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U of California profs lecture on being ‘non-binary,’ blame ‘white supremacy’ for sexual dimorphism

Critics argue the trendy new language has taken over the conversation about LGBT rights and identity.

Demi Lovato // People.com

With a handful of celebrities recently declaring themselves “non-binary,” the academy is rushing in to give the novel moniker some merit.

Last week faculty at the University of California, Riverside published a question-and-answer about the basics of being “non-binary.” The fashionable, politically-charged term popped up in the last decade to forsake elementary school biology and treat gender as a spectrum.

The most recent and well-known genderless coming out stories include gay British entertainer Sam Smith and American crooner Demi Lovato. Both pop stars now insist they are neither male nor female and demand to be referred to using “they/them” pronouns.

The California professors were swift to applaud celebrities like Lovato for bringing attention to non-binaries and amplifying the community’s status. The first question addressed by the panel was perhaps the most straightforward, although the same can’t be said for the answer: What does ‘non-binary’ mean?

Jennifer Doyle, a professor of English, responds, “A binary model of gender is too narrow; non-binary opens up the idea that gender is far more diverse, nuanced; gender is far more complex and mobile. The terms ‘male’ and ‘female’ are just not enough.”

“Gender binary has no basis in biology; reproductive biology is simply not a binary structure. Our physiologies are non-binary, but we live in a world that is radically binary,” Doyle, who has a degree in English and not biology, goes on to say.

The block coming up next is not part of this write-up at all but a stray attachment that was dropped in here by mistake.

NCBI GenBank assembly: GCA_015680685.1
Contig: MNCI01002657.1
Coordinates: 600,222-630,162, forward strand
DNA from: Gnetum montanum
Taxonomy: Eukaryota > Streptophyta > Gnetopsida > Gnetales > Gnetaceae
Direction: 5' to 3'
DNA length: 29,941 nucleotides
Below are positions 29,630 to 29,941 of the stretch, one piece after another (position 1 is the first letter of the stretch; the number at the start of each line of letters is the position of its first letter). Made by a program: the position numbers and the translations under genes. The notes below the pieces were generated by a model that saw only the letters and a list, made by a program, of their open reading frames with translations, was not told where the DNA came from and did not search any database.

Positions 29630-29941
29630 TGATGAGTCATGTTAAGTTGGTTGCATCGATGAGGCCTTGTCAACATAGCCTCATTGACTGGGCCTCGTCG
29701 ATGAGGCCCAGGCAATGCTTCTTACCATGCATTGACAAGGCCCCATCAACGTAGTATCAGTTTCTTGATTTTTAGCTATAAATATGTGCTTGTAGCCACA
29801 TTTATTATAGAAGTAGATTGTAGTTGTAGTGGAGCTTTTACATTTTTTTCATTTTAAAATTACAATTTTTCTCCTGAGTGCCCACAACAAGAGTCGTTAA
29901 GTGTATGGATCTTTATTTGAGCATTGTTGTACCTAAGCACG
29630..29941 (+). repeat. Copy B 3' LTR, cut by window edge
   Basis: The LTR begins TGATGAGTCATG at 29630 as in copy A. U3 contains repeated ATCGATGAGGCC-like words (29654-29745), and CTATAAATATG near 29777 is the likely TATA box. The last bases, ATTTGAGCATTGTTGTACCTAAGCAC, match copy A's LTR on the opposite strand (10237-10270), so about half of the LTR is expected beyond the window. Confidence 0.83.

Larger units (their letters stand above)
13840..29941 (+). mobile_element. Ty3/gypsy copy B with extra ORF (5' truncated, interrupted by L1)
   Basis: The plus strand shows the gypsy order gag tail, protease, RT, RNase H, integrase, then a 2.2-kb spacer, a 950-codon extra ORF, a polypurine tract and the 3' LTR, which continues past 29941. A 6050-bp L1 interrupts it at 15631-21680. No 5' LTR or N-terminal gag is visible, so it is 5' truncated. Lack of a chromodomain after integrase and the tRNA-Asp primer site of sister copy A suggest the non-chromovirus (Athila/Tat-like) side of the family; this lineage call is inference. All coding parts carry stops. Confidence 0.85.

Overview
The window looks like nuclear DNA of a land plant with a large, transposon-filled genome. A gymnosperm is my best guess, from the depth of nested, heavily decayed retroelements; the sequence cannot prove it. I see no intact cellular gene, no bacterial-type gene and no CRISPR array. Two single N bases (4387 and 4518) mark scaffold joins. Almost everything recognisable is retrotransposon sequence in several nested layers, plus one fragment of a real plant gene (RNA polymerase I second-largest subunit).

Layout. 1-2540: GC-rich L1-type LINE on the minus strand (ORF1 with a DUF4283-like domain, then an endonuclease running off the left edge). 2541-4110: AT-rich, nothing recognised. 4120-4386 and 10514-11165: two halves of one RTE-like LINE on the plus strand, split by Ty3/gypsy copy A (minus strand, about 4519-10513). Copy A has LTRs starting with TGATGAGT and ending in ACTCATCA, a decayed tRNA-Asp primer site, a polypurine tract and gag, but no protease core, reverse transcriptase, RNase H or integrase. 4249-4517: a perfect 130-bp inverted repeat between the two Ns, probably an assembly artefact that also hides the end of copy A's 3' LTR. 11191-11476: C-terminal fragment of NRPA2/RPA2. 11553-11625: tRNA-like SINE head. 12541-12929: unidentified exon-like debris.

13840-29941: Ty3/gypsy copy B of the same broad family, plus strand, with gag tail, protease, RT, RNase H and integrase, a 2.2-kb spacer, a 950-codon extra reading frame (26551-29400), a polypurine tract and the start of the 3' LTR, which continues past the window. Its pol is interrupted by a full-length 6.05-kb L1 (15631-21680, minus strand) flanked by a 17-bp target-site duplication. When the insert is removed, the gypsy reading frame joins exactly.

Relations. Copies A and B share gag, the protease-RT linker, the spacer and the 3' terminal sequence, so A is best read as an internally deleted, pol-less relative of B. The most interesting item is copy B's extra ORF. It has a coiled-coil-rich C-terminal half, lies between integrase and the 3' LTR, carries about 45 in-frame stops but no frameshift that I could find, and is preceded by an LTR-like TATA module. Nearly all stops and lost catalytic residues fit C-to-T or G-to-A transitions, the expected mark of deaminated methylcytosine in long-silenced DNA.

Brandon Andrew Robinson // UCR News

Another faculty member, Brandon Andrew Robinson, who identifies as non-binary and teaches a course on Critical Queer Politics, says the use of standard pronouns and gender-specific language forces individuals into a “box.”

“We often only use the pronouns ‘she’ and ‘he,’ upholding the view that only two genders exist. Other pronouns such as they/them can work to disrupt the gender binary and the cisnormative view that there are only two genders,” Robinson claims in the piece.

The kooky professor went on to assert that the gender binary, known as sexual dimorphism to biologists, is a product of colonialism and white supremacy, an idea that comes directly from the critical theory gospel.

“Nonbinary is an acknowledgement of this gender expansiveness — a gender expansiveness that has always existed and that has often been disciplined and erased through processes of settler colonialism, imperialism, white supremacy, cisnormativity, and heteronormativity. Gender pronouns are one mechanism of maintaining the gender binary,” Robinson claims.

“Why is it important for artists such as Lovato to publicly speak out about this?” another question poses, giving the professors a segue into partisan politics.

Robinson suggests that recent legislation is in direct response to these celebrities coming out. “[O]ne can think of the so-called ‘transgender tipping point’ where Laverne Cox and a few other trans celebrities began speaking out and getting famous but also the immediate and still ongoing backlash of politicians passing ‘bathroom bills’ and other anti-trans pieces of legislation.”

Doyle, the English professor, again plants a flag in the name of science. “These bills impact transgender people, non-binary people. Those laws are built on sight science, but there is no science behind what they are saying. There’s a lot of fear-mongering, phobia. That political movement is harming a lot of people,” she claims.

Critics argue the trendy new language has taken over the conversation about LGBT rights and identity, particularly on college campuses. The concept of gender fluidity, and in particular the term “non-binary,” is very recent. A search for the term “non-binary” on Google Trends shows that it first appeared in 2014 and has increased in use drastically sense then. Similarly, the term “gender fluid” has no record of existence before 2013 and has been rather sporadic in use since, indicating that “non-binary” is the preferred nomenclature.

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